Reports of an armed gang robbing a bread truck during a delivery in Harare, and making off with 500 loaves of bread, has focused attention on the plight of Zimbabweans who are facing severe hunger.

This followed earlier reports that the largest bakery in the country has closed several of its outlets as it was unable to bake bread due to the shortage of wheat flour and other ingredients.

The Lobel’s Bakery group announced at the beginning of July that it will close its bakeries in Bulawayo and Harare indefinitely, reducing production by some 50%. Lobel’s said the closures were unavoidable because local flour mills were unable to supply enough flour to bake bread. A second bakery, Baker’s Inn, has reduced its production by 80% since the beginning of the year, citing a shortage of wheat and daily interruptions in electricity supply as reasons.

Wheat millers, in turn, say they are unable to secure supplies of wheat due to the shortage of foreign currency to pay for imports. The Grain Millers Association of Zimbabwe (GMAZ) said in a statement that the organisation asked the Zimbabwean government to prioritise its request for foreign currency to pay for the import of wheat. GMAZ says in its statement that millers urgently need $12.5 million to pay for wheat awaiting transport from Beira, Mozambique.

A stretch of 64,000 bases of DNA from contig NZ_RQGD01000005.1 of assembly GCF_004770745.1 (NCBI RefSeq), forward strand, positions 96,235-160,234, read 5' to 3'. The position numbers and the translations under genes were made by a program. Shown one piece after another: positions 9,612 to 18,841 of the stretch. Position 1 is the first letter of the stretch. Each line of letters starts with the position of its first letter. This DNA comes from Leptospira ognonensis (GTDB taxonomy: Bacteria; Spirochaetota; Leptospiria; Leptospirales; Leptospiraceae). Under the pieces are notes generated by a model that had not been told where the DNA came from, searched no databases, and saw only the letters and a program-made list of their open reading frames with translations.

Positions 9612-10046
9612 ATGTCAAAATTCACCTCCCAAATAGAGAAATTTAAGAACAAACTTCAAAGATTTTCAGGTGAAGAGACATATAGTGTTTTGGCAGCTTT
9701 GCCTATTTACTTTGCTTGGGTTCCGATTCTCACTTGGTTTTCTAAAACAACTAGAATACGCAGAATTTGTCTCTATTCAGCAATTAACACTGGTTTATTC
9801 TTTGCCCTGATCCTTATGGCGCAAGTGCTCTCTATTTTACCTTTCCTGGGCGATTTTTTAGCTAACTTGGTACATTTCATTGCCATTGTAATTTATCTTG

Apparently, Mozambique refuses to release wheat before it receives payment. Previously, it struggled to payment from Zimbabwe.

Zimbabwean newspapers and other news services, such as ZimLive, have reported that the price of bread has doubled within a few days a week ago, if bread was available at all. An investigation by Reuters has found that bread is just about unavailable in most shops in the bigger cities.

The serious shortage of bread and other foodstuff seems to be largely the result of bungling government policy, exacerbated by unfavourable weather conditions since late last year.

While the country continues to suffer the impact of Zimbabwe’s controversial land reform programme under previous president Robert Mugabe, the situation has been made worse by subsequent policies introduced by a government ignorant of basic economic principles. When prices of basic foodstuff started to increase, government did not realise, or denied, that it was due to its land reform policy that reduced supply.